IDEAS home Printed from https://ideas.repec.org/a/spr/anresc/v65y2020i3d10.1007_s00168-020-01001-6.html
   My bibliography  Save this article

Is there a universal parametric city size distribution? Empirical evidence for 70 countries

Author

Listed:
  • Miguel Puente-Ajovín

    () (University of Zaragoza)

  • Arturo Ramos

    () (University of Zaragoza)

  • Fernando Sanz-Gracia

    () (University of Zaragoza)

Abstract

We studied the parametric description of the city size distribution (CSD) of 70 different countries (developed and developing) using seven models, as follows: the lognormal (LN), the loglogistic (LL), the double Pareto lognormal (dPLN), the two-lognormal (2LN), the two-loglogistic (2LL), the three-lognormal (3LN) and the three-loglogistic (3LL). Our results show that 3LN and 3LL are the best densities in terms of non-rejections out of standard statistical tests. Meanwhile, according to the information criteria AIC and BIC, there is no systematically dominant distribution.

Suggested Citation

  • Miguel Puente-Ajovín & Arturo Ramos & Fernando Sanz-Gracia, 2020. "Is there a universal parametric city size distribution? Empirical evidence for 70 countries," The Annals of Regional Science, Springer;Western Regional Science Association, vol. 65(3), pages 727-741, December.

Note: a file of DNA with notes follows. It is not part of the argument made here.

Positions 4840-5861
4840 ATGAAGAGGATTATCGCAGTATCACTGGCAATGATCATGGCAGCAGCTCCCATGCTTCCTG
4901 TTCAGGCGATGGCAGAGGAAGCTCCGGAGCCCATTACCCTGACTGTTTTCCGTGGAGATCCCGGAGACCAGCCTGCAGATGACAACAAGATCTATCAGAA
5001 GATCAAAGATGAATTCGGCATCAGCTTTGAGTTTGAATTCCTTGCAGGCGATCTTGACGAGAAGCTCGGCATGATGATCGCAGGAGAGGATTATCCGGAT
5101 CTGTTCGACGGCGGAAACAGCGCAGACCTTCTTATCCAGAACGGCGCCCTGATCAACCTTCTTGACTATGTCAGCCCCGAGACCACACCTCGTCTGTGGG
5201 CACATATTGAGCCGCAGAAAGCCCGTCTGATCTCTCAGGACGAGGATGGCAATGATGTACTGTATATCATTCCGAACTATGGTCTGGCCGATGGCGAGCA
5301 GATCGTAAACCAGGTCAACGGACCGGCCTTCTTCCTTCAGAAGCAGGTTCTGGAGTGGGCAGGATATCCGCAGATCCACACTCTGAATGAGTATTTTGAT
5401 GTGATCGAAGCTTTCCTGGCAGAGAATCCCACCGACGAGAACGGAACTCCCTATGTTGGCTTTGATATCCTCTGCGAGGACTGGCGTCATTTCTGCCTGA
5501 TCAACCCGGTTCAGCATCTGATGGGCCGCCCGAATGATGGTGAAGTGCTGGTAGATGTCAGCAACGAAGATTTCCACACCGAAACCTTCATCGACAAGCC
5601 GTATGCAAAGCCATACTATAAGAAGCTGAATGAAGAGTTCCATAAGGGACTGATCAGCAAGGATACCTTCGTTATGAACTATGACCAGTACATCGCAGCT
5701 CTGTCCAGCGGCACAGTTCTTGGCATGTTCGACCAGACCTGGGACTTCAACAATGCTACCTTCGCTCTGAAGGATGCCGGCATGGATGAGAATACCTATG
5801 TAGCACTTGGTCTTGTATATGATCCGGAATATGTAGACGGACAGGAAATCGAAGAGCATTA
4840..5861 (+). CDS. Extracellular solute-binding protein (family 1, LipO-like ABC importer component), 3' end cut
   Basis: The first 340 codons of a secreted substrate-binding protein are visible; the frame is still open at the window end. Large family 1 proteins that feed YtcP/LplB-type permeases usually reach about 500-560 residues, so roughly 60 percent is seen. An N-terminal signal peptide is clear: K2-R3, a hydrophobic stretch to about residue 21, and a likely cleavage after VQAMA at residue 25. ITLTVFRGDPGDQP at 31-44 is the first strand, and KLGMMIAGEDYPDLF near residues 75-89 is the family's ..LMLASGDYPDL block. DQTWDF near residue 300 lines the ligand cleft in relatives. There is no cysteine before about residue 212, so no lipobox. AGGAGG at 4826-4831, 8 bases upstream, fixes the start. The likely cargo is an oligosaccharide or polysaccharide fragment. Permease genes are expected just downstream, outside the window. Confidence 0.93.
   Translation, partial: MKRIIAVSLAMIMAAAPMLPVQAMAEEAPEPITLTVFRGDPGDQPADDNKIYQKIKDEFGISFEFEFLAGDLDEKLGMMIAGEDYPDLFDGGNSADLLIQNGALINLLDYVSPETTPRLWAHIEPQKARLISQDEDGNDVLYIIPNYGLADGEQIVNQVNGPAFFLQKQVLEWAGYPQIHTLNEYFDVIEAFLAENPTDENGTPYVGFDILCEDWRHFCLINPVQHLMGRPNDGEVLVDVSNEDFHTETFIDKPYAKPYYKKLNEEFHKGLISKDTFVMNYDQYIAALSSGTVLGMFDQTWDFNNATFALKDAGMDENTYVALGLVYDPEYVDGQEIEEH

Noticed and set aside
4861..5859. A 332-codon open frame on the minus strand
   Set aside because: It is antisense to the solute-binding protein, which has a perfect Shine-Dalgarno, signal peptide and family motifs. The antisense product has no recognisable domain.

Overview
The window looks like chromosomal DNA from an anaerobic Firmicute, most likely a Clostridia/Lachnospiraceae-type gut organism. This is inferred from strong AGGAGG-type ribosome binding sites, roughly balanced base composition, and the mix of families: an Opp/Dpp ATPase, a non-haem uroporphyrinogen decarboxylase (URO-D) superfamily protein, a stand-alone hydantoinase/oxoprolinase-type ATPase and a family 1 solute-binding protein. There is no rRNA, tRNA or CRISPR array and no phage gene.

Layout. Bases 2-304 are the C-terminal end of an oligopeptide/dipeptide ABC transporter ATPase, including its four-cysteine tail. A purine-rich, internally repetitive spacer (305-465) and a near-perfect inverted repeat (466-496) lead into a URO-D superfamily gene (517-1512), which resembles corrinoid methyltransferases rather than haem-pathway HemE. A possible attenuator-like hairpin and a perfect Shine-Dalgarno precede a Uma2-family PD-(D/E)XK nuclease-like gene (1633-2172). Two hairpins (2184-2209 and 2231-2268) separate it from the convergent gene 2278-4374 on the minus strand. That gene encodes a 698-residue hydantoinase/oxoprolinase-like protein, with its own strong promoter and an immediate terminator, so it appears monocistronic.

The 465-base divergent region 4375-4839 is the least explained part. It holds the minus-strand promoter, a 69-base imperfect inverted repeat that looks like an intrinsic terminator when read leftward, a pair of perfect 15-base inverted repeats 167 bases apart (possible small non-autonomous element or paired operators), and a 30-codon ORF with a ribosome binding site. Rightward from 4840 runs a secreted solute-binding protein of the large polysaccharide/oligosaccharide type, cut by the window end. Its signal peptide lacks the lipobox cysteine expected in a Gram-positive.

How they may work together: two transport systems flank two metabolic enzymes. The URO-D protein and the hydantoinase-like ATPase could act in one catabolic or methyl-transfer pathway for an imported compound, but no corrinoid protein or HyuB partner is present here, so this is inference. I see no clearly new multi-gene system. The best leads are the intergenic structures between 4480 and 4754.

• Handle: RePEc:spr:anresc:v:65:y:2020:i:3:d:10.1007_s00168-020-01001-6
    DOI: 10.1007/s00168-020-01001-6
    as

    Download full text from publisher

    File URL: http://link.springer.com/10.1007/s00168-020-01001-6
    File Function: Abstract
    Download Restriction: Access to the full text of the articles in this series is restricted.

    As the access to this document is restricted, you may want to search for a different version of it.

    References listed on IDEAS

    as
    1. Jan Eeckhout, 2004. "Gibrat's Law for (All) Cities," American Economic Review, American Economic Association, vol. 94(5), pages 1429-1451, December.
    2. Hernán D. Rozenfeld & Diego Rybski & Xavier Gabaix & Hernán A. Makse, 2011. "The Area and Population of Cities: New Insights from a Different Perspective on Cities," American Economic Review, American Economic Association, vol. 101(5), pages 2205-2225, August.